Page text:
Every fire season in the western United States, we see on television the predictable images of 100-foot flames spreading through tree crowns, while grim-faced news anchors report how many acres of forest were “destroyed” by the latest “catastrophic” fire. The reaction is understandable. For decades, countless Smokey the Bear advertisements have told us that forest fires are bad and damaging. Until about 25 years ago, land management agencies, such as the U.S. Forest Service, genuinely believed that they could essentially eliminate fire from our forests if they had enough resources to suppress fires – and they sought to do just that. By the late 20th century, however, forestry officials began to concede that, historically, frequent low-intensity fires were natural in our forests, slowly creeping along the forest floor after lightning ignitions, reducing fuel on the forest floor and naturally thinning-out brush and small trees. Though a begrudging acceptance of the
benefits of low-intensity fire began to take hold, it was commonly assumed that areas of high-intensity fire, where tall flames killed most of the trees, were fundamentally the unnatural result of fuel accumulations from decades of fire suppression. Thus began the “catastrophic wildfire” paradigm, which divided fires into two categories: good fires and bad fires depending upon whether they burned at low-intensity or high-intensity, respectively.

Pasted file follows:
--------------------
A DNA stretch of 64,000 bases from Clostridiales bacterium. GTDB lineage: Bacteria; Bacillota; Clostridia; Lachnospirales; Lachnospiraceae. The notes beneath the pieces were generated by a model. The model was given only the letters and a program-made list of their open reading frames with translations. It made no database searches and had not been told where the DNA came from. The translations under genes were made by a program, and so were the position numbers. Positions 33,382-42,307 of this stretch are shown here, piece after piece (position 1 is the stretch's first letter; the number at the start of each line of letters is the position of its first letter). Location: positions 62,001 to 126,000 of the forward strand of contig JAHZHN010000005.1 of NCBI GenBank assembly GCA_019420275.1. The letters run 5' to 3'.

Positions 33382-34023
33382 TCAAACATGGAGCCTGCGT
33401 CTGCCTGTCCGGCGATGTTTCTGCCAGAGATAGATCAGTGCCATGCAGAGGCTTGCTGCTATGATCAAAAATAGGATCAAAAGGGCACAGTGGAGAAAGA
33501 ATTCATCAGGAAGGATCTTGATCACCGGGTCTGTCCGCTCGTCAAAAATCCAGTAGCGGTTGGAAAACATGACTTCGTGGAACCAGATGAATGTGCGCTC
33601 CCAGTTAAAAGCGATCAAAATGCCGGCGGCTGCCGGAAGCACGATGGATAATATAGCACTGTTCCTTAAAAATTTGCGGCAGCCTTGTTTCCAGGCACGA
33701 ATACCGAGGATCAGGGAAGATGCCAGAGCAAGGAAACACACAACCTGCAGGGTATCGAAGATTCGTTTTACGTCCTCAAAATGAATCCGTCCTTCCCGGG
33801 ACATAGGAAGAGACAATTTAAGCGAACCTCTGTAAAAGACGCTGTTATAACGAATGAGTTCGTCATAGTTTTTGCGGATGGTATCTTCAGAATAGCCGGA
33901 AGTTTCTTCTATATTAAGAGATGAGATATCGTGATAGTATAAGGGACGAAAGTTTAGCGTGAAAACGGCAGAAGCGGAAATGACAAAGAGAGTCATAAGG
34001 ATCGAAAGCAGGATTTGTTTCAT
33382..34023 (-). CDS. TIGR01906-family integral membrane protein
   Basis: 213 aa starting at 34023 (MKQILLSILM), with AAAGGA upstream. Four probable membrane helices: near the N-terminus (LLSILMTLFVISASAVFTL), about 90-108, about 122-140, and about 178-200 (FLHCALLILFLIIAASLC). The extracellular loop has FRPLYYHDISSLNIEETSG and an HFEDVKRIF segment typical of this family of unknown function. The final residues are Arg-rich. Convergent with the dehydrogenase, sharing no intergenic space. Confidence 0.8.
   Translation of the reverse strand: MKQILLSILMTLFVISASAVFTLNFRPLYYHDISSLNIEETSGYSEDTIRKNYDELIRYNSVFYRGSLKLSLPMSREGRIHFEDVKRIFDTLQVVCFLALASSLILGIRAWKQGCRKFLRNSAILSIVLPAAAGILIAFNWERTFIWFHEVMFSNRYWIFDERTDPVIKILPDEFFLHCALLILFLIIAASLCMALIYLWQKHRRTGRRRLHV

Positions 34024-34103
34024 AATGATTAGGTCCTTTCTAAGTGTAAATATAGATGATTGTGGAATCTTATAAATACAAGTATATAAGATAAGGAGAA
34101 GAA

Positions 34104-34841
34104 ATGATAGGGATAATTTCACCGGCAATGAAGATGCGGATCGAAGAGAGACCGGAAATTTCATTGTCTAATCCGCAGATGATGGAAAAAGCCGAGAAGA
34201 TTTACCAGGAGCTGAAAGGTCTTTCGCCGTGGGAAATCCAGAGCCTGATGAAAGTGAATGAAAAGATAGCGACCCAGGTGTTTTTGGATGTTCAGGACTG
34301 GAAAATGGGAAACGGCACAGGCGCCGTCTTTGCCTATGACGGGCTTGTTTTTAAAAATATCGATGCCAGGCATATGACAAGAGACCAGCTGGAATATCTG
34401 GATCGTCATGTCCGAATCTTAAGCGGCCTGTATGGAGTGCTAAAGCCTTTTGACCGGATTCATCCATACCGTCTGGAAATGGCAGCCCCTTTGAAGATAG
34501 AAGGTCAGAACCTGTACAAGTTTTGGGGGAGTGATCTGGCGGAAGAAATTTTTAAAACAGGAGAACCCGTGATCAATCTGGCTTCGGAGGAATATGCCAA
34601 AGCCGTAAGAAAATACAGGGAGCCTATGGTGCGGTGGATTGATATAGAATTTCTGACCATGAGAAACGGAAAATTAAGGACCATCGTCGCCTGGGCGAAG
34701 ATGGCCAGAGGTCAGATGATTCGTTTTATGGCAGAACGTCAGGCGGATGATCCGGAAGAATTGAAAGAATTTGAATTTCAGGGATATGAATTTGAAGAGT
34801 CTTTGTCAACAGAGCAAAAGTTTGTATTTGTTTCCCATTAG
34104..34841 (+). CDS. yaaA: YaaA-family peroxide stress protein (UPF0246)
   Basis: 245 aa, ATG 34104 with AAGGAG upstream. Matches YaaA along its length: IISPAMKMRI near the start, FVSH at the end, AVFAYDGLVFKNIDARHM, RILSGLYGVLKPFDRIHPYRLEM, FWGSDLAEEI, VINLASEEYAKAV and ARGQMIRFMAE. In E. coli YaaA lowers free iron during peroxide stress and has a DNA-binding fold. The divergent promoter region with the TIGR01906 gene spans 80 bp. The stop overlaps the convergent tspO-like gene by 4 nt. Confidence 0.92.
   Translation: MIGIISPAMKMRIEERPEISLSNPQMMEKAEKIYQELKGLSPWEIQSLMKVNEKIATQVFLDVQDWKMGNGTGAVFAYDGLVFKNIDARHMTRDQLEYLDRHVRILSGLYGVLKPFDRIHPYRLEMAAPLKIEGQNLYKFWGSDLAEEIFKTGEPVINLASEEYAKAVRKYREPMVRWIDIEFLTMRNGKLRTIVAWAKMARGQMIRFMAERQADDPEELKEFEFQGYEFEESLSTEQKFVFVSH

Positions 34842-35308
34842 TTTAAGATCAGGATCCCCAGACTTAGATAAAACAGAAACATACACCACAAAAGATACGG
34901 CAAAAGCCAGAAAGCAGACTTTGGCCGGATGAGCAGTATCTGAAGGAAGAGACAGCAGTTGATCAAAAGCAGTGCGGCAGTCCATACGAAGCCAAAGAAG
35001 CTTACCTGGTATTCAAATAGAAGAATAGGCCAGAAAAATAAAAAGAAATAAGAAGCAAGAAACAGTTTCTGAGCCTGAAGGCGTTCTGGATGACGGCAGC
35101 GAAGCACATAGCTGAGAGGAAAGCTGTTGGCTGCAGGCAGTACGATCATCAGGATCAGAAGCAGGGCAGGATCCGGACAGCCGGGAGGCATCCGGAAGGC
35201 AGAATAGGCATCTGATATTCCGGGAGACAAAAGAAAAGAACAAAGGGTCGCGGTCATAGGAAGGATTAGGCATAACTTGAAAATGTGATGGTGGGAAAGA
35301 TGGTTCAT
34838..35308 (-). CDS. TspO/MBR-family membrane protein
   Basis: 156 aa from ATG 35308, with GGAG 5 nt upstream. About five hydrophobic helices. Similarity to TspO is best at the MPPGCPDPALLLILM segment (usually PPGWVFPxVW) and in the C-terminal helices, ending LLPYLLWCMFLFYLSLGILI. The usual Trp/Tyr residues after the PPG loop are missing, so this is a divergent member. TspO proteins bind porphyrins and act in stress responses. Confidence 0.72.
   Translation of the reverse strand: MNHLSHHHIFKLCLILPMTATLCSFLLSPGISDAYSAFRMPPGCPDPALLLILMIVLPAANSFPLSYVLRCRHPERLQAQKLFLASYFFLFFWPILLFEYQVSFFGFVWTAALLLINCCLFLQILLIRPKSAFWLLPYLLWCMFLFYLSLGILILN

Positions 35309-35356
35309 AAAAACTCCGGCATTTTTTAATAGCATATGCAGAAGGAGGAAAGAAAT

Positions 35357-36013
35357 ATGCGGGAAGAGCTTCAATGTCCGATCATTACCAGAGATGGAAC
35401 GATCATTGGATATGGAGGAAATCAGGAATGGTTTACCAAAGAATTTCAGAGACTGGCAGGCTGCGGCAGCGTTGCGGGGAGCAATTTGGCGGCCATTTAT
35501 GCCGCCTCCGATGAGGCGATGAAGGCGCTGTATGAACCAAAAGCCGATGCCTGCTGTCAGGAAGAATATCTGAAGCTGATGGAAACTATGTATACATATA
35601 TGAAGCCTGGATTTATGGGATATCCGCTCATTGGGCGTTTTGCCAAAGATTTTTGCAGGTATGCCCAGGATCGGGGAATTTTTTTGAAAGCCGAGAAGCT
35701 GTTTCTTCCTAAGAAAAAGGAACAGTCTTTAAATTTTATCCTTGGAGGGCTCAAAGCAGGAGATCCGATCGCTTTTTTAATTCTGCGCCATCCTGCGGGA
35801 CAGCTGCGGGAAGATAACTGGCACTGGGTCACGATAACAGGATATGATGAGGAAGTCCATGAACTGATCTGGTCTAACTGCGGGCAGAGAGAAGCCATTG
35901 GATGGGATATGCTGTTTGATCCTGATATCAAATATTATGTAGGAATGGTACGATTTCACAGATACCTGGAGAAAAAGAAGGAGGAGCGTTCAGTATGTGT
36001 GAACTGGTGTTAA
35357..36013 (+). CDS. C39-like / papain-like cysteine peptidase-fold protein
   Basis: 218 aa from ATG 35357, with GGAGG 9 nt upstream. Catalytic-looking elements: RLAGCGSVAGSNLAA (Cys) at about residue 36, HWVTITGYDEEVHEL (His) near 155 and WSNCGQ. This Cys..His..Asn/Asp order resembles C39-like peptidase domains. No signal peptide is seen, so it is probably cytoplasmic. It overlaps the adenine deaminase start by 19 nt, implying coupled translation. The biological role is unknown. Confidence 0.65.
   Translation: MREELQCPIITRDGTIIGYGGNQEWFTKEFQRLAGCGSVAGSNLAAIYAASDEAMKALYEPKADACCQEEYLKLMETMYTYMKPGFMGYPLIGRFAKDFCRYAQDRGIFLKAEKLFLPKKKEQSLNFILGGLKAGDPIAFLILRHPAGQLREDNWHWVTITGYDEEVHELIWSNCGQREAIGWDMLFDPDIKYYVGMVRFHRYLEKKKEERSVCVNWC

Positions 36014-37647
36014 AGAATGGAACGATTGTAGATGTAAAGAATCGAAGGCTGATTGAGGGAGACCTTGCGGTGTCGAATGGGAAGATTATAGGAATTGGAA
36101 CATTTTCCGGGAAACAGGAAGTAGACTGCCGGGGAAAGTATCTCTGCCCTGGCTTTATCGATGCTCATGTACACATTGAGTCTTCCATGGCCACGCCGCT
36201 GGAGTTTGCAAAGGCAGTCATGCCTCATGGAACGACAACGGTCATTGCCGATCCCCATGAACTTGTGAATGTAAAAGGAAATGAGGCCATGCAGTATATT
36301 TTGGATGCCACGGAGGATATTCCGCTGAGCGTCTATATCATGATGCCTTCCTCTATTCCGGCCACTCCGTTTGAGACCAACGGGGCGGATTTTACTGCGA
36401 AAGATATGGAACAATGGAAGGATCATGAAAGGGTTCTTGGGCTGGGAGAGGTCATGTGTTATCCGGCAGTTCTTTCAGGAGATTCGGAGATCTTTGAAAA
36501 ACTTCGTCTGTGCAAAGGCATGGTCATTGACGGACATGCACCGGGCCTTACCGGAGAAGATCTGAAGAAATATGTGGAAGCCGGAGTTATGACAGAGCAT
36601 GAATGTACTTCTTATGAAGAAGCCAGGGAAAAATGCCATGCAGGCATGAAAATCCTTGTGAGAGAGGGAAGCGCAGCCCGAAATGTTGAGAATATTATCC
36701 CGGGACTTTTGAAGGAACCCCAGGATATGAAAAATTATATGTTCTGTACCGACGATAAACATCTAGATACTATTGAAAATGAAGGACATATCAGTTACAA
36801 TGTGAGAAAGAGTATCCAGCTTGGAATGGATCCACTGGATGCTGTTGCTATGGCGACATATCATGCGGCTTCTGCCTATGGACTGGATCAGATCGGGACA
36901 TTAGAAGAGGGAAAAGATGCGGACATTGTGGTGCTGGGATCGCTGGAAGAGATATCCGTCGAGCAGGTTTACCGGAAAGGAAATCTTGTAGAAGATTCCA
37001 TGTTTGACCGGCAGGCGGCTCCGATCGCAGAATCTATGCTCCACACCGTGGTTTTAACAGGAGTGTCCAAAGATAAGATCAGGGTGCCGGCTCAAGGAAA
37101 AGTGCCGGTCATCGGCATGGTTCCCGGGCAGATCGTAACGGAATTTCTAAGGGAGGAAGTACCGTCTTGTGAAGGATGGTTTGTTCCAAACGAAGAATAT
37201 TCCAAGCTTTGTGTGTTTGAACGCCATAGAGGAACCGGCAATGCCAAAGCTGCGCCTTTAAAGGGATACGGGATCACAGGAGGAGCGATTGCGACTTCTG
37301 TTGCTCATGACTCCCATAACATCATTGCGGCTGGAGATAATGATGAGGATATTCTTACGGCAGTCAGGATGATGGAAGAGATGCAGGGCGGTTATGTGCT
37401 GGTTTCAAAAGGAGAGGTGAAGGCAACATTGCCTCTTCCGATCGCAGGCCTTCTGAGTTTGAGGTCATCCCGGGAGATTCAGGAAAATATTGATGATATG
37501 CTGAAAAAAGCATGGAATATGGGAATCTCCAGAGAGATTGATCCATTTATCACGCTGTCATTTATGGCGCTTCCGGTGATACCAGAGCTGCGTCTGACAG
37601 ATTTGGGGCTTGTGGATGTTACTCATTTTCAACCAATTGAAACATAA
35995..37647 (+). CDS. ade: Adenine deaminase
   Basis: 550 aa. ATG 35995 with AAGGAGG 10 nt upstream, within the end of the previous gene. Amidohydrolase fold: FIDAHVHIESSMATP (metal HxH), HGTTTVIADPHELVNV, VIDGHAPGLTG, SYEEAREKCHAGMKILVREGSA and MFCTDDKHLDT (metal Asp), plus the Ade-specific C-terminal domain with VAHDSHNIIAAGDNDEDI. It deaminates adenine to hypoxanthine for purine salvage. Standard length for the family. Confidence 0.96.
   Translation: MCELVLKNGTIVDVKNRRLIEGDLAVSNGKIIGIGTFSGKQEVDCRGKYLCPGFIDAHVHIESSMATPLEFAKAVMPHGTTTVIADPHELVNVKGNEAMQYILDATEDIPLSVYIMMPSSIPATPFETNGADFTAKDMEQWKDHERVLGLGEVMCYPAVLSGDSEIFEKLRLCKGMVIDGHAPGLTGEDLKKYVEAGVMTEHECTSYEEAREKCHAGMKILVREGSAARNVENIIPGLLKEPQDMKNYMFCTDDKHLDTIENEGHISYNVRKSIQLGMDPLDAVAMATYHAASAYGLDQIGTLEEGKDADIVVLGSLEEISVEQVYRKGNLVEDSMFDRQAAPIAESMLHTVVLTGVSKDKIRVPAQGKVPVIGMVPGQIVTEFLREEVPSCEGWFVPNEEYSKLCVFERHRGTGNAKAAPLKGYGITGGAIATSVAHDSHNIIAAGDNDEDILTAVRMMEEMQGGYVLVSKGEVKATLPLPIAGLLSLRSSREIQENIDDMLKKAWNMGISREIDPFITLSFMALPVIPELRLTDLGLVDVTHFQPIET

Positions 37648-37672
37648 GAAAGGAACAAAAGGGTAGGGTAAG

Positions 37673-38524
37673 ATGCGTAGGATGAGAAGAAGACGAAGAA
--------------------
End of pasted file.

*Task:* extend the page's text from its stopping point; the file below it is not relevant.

A Forest Service public education brochure for the Sierra Nevada from 2004 captured the thinking underlying this paradigm. The brochure, entitled “Forests With A Future”, portrayed high-intensity fires as an “eco-disaster” that “destroy wildlife habitat.” No scientific studies were cited to support this characterization. Under the heading of “Good fires, bad fires”, the brochure opined: “Fire is natural to the forest. But not the kind of fire that burns so hot, and shoots up so high, it destroys everything.” The report blamed the perceived threat of high-intensity fire on a build-up of fuel from “fire suppression practices over the last century”. It proposed a massive logging program on national forests, under the guise of “thinning”, ostensibly to eliminate high-intensity fire from the landscape.
Giant sequoias, found in the U.S. Sierra Nevada, require heat from fire to regenerate. Now, sometimes humans intervene in Yosemite National Park to help the process.
This 20 minute video narrated by and starring Jack Cohen explains all of the various issues with fuels and ignitability of a structure. Start at 8:57 in the video to fast forward to his discussion of home ignitability.
FIRE PROBABILITY, FUEL TREATMENT EFFECTIVENESS AND ECOLOGICAL TRADE-OFFS IN WESTERN U.S. PUBLIC FORESTS
The Open Forest Science Journal January 2008
Fuel treatments to reduce fire impacts have been promoted as a public forest restoration priority by policy  and the Healthy Forests Restoration Act of 2003. It is difficult to generalize about the effectiveness of fuel treatments under all conditions [2, 3], but treatments are not universally effective when fire affects treated areas . Factors influencing effectiveness include forest type, fire weather , and treatment method .